In continuation of our new series, today we’re sharing a New Rochelle City Snapshot. If you missed the first City Snapshot for Yonkers, click here to see it. Throughout the rest of July, we’ll also be sharing City Snapshots for Mount Vernon, White Plains, and Peekskill. Stay tuned for the Mount Vernon City Snapshot next week!
Our goal is to shed some light on what it’s like to raise a child in each of these cities in Westchester County. The data we’ve chosen covers key areas such as demographics, economics, education, community resources, health and safety, and family. While there is much more data that we could have included, we think the data we’ve chosen provides a well-rounded picture of the environments that our children and youth are developing in. All the City Snapshots will contain the same data indicators for comparisons between cities.
You can download a pdf of the New Rochelle City Snapshot or use the interactive viewing window below.
New Rochelle HighlightsNOTE: Unless otherwise noted, all comparisons are made between the five selected cities, not between all municipalities in Westchester County.
- Limited English proficiency: Only 9% of students in the New Rochelle School District have limited English proficiency (LEP). Together with Mount Vernon, this is the lowest LEP rate out of the five cities.
- Free/reduced lunch rate: 44% of New Rochelle students receive free or reduced lunch, a smaller percentage than the other four school districts (In comparison, 34% of all students in Westchester County as a whole receive free or reduced lunch).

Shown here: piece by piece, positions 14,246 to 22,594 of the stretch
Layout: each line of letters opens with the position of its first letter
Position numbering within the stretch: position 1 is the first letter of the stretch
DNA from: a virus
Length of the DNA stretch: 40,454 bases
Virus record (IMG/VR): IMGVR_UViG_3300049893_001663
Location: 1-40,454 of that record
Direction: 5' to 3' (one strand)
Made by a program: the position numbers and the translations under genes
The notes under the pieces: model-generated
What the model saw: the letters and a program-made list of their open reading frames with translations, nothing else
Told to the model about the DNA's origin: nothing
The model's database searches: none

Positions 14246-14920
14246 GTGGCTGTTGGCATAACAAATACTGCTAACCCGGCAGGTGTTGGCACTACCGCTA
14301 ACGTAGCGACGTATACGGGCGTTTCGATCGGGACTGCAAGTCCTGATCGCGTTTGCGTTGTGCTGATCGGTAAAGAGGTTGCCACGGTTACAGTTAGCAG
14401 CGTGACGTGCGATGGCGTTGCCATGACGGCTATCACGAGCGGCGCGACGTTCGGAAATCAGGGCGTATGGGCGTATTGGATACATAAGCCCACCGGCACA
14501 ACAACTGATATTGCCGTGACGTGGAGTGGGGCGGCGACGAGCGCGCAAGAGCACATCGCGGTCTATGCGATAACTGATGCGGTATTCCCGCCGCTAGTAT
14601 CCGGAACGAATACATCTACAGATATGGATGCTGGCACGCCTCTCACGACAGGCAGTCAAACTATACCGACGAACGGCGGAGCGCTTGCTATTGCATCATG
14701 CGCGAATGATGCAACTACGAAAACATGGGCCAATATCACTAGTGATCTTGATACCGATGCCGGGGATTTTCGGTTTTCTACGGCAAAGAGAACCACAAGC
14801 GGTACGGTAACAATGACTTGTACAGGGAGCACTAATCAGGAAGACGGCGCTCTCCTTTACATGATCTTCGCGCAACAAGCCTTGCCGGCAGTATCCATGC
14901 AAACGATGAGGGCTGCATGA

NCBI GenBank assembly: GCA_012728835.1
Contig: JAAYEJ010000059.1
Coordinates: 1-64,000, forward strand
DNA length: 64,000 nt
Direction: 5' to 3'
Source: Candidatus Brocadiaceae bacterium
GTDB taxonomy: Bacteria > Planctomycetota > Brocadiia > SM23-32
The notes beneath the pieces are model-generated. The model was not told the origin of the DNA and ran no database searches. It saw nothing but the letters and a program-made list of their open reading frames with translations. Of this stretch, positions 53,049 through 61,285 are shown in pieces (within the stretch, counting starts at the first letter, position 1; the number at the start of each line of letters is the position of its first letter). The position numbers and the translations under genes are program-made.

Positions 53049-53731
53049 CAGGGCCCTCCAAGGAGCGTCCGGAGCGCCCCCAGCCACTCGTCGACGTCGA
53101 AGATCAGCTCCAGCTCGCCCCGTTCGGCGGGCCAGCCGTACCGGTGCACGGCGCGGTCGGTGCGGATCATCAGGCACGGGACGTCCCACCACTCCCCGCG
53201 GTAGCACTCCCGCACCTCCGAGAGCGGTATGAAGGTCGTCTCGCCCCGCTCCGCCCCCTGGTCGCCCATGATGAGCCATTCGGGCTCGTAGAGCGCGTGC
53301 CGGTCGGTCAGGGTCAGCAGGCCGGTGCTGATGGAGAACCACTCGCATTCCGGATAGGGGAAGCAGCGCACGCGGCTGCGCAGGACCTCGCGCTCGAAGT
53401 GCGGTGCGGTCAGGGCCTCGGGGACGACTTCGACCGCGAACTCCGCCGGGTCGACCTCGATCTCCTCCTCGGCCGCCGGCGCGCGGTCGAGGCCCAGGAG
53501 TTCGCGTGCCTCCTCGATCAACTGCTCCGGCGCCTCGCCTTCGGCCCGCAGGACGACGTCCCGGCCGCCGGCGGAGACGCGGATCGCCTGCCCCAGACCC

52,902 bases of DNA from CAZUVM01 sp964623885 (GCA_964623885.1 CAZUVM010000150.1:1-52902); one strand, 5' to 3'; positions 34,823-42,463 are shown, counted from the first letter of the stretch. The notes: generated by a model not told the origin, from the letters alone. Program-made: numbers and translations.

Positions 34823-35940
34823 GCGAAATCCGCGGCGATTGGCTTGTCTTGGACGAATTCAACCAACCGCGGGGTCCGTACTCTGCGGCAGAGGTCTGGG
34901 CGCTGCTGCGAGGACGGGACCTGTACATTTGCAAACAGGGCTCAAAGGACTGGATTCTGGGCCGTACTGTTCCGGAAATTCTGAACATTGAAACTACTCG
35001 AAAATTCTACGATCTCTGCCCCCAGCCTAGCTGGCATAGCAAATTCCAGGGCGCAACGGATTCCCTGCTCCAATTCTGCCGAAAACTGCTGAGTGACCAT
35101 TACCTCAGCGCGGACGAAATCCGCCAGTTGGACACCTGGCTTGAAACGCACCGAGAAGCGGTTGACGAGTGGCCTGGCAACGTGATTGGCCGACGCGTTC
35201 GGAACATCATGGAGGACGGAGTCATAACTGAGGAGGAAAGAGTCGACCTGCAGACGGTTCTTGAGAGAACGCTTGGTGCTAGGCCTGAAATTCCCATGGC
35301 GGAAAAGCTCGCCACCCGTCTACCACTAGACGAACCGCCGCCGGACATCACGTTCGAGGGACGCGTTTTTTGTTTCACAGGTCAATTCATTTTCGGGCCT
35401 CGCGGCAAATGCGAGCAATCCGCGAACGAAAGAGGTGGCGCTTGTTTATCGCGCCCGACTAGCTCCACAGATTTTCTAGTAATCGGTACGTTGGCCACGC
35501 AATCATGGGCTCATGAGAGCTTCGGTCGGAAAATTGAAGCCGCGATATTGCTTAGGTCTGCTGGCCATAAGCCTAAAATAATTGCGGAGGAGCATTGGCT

- Monthly housing costs: Homeowners in New Rochelle spend more on housing than the other four cities, with a median monthly housing cost of $2,606.
- Infant birthweight: Along with White Plains, New Rochelle had the lowest percentage of infants who were born underweight out of the five cities (8%).
- Youth Court: For nearly 30 years, New Rochelle’s Youth Bureau has implemented a Youth Court to achieve two goals: providing real-life experience in the legal system for students and offering a positive alternative for first-time child offenders. The Youth Court focuses on a restorative, community-oriented approach to justice by leveraging positive peer pressure and seeking rehabilitative sentencing outcomes (rather than merely punitive ones).
Take some time to explore the rest of the data in the New Rochelle City Snapshot below. We also encourage you to download the fact sheet as a reference, or send it to a friend or colleague using the share buttons at the bottom of the post.